Tuesday, February 17, 2009

It's News to Me...

Blog Assignment 2

It's hard to find credible sources of information these days. The unabashed bias of major media companies is impossible to ignore. Any average joe can start a blog and call it 'news' (I mean, I'm doing it). So, like many Americans, I get my world updates from entertaining sources with biases I can trust.

1. Current TV.
If you have digital cable or satellite, venture up into the 100's and you'll see a brilliant, progressive channel called Current, whose major objective is to bring news to the people, from the people (albeit people under 30, in most cases). It's like YouTube without all the crap! The people at Current will accept viewer-created videos on major news or human interest pieces and put them on their website for review. The most popular stories make it on TV. I love this station because the videos are usually under 10 minutes each, with very few commercials (many of which are also viewer-created). You'd be surprised what people our age find important, and at how much you can learn sitting on your couch for an hour. Go to Current.com to check it out!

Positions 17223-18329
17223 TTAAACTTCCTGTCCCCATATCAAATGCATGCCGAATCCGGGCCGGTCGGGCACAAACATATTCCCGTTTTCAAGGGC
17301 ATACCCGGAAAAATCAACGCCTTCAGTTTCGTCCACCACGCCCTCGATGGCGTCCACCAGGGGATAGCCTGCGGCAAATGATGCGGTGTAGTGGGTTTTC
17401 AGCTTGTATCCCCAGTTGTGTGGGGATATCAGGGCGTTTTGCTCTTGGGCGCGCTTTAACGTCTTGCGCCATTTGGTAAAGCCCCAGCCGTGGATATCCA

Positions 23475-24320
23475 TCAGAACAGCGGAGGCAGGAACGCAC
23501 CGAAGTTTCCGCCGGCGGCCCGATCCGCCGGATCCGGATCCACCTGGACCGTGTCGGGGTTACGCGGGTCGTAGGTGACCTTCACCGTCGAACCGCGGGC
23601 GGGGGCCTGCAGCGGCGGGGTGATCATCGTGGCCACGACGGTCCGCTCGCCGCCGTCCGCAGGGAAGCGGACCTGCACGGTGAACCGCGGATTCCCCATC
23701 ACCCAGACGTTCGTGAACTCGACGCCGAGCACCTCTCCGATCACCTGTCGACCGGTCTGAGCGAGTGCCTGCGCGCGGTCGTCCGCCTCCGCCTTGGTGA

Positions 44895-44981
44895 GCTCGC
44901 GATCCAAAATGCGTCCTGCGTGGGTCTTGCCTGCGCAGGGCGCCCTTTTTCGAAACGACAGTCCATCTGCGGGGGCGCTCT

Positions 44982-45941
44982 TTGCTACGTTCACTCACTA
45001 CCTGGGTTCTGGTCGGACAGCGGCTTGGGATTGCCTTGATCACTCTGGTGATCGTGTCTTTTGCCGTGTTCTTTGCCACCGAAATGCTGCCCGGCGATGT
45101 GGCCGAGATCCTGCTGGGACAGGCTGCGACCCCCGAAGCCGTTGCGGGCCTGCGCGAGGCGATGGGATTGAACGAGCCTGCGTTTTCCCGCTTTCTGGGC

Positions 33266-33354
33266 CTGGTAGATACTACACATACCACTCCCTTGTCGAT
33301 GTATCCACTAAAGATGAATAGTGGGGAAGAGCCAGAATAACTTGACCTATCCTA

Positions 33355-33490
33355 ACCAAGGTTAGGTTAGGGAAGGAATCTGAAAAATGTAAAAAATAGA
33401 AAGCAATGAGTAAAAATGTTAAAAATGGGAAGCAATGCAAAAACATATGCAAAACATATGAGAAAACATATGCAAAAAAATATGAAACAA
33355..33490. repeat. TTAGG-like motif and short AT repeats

2. The Daily Show/Colbert Report
I started watching The Daily Show in 7th grade when Bush's failures as a politician got bad enough for a 12-year-old to understand. I kept watching because the material got better and better as the administration worsened. And if I was going to hear biased news (because there's really no other kind at this point) I wanted to hear MY bias, and I wanted it to be funny. Of course, over time I formed a place in my heart for then-Daily Show correspondent Stephen Colbert's pseudo-conservative satire. Once he got a spinoff show, I gladly dedicated an hour of each night to Comedy Central. Obama lovers, don't dispair. I, too, was nervous they'd start poking fun at our leader now that Bush is out of office. As it turns out, there's still quite a bit of left-wing material.

3. Twitter
With Facebook's versatility and universal popularity, it might seem kind of lame to join yet another social network dedicated to one-line blurbs that are, essentially, Facebook statuses. When I made my account, it seemed a bit useless because no one I knew had one. But I started checking it almost hourly when I realized I could follow major credible media like the New York Times. With Twitter I can get immediate one-line updates with links from my favorite news sources, companies, and even famous people. It's like if your Facebook News Feed showed updates from all your favorite websites! Once you start making Tweets, it's hard to stop.

4. And of course, blogs! (but only the trustworthy ones, like Perezhilton.com!!)

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